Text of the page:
Split by Channel in FL Studio allows you to break apart a pattern’s sounds into new unique patterns.
If you clicked-in 2 drum samples, 2 claps, a piano melody and a guitar melody with MIDI Notes, Split by Channel gives a total of 6 Patterns, where each sound’s notes are now in their own unique pattern:
What You Will Learn:
- What is FL Studio’s Split by Channel
- How to Use Split by Channel in FL Studio
- Best Practices of Patterns When Making Beats
What is FL Studio’s Split by Channel
If you create one big pattern for your Drum Loop, Split by Channel creates a new pattern for each sound.
This may seem like a huge time saver, but if not done correctly, this can actually cause a lot of tedious organization, especially if you don’t know the keyboard shortcuts.
The secret to using Split by Channel is thinking ahead of how you want to group your sounds into patterns.
The image above shows one pattern called DRUM LOOP with 4 sounds used:
- Kick 1
- Kick 2
- Snare 1
Drum Samples are from my recommended Drum Bundle TRIO.
How to Use Split by Channel in FL Studio
Split by Channel is located in the Pattern options (beside a pattern name).
If we apply Split by Channel to this pattern, we’d get a total of 4 patterns.
A step (or note) is clicked into each sound, so we end up with 4 patterns.
Here’s an example of how Split by Channel relabels your new patterns (My original pattern was labeled DRUM LOOP, so it replaces the original pattern, and puts “DRUM LOOP -“ at the beginning of each new pattern):
Best Practices of Patterns When Making Beats
When I make beats, I think in terms of GROUPS.
If I talk about melodies, each melody gets its own pattern (unless layering).
If I make all of my melodies in one pattern for a super fast workflow when making a beat, Split by Channel would be awesome here! It’d put each melody into it’s own pattern for me (thanks technology! 😁)
The only manual stuff I’d have to do now is relabel and color (use keyboard shortcut F2).
But.. when we make a good drum loop, we often GROUP many sounds in one pattern, especially for percussion or hi-hat loops.
Here’s a drum loop break-out for patterns example:
- Kick Drum (own pattern)
- Kick Drum 2 (own pattern)
- Clap / Snare (own pattern)
- Hi-Hat Loop #1 (1, 2, or maybe even 3 sounds in one pattern!)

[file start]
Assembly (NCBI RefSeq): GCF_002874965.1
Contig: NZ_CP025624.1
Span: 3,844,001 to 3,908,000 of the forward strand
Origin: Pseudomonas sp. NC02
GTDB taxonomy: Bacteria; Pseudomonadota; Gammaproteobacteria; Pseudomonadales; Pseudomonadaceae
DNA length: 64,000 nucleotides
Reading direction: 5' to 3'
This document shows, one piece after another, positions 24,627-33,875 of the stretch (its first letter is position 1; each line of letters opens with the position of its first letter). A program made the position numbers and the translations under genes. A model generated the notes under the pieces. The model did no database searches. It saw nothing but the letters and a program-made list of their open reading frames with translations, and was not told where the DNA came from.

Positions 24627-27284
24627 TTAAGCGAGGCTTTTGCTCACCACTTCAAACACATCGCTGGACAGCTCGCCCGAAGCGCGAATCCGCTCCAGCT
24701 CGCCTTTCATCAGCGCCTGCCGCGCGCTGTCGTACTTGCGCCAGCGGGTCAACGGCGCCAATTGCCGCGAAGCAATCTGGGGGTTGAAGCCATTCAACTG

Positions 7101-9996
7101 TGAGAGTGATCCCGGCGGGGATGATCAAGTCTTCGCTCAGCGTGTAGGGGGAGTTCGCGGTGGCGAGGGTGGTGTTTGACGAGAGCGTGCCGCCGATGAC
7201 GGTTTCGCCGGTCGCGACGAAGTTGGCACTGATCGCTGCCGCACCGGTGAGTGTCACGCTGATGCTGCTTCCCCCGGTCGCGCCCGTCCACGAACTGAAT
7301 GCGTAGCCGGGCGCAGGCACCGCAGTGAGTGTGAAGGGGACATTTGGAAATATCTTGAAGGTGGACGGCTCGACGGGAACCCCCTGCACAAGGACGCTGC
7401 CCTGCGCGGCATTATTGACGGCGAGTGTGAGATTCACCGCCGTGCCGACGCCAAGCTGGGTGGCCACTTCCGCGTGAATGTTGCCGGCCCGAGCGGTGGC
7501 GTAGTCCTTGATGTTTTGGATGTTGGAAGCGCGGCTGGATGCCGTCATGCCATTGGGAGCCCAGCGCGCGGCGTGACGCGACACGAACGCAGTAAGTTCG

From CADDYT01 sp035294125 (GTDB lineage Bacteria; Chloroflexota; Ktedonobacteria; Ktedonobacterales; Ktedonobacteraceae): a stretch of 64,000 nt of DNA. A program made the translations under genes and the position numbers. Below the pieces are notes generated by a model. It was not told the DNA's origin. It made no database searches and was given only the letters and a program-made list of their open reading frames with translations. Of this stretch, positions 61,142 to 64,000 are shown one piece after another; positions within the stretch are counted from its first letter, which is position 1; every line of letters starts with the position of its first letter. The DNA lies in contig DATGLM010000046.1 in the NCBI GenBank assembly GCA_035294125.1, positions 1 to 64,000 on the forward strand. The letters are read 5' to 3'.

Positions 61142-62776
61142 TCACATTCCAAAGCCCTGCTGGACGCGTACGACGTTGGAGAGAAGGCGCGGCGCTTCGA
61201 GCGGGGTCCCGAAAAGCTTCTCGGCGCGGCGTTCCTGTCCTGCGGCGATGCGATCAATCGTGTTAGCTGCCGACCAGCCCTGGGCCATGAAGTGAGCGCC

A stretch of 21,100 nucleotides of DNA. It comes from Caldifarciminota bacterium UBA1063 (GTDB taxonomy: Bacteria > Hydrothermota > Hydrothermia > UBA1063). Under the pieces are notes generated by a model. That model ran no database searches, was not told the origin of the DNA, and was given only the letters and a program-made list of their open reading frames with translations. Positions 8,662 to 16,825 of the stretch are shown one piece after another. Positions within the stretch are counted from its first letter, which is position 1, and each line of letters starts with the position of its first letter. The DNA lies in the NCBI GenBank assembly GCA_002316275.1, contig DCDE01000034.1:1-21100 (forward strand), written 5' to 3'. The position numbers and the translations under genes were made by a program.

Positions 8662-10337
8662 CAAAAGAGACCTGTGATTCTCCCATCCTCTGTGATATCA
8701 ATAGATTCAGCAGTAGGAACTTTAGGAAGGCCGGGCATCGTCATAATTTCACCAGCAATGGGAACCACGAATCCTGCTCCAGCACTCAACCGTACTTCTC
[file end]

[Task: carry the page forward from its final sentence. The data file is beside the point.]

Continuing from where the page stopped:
- Hi-Hat Loop #2 (a cool technique for fullness.. maybe 1-2 sounds!)
- Percussion Loop #1 (could have MANY sounds!)
- Percussion Loop #2 (again, fullness.. and could have MANY sounds!)
We have many patterns for FULL CONTROL when arranging a song!
If I were to build a whole drum loop in one pattern, using Split by Channel could make things confusing, especially with Hi-Hat and Percussion Loops.
I’d think.. “Was this sound in Hi-Hat Loop 1.. or Hi-Hat Loop 2?”.
So in the case of a drum loop, it’s wiser to clone a pattern, and delete what you don’t want in that newly cloned pattern.
Alternatively.. you can CUT sounds with CTRL + X, add a new FL Studio pattern, then PASTE the sounds back in with CTRL + V (a similar approach to the cloning method, just different way to do it.)
Wrapping Up: Splitting Sounds Into New Patterns Automatically in FL Studio
Now you’re a Split by Channel Pro!
It’s all about thinking ahead.
If you do that, you’ll find Split by Channel in FL Studio becomes extremely powerful because it saves A LOT of time (except for the relabeling/coloring.. but you’d have to do that regardless!)
If you add all melodies in one pattern, split by channel will definitely speed you up, as it’s rare more than two melodies are in one pattern.
But.. if you’re making a pattern where you know SOME sounds will be grouped, and some won’t be grouped, that’s where cloning a FL Studio Pattern and removing the sounds, or cutting the sounds and adding a new pattern, is a better option to save steps!
That’s my workflow anyway, and it really works well 🙂
Do you have any FL Studio questions?
You can email me directly!
Or.. listen to my FL Studio Podcast !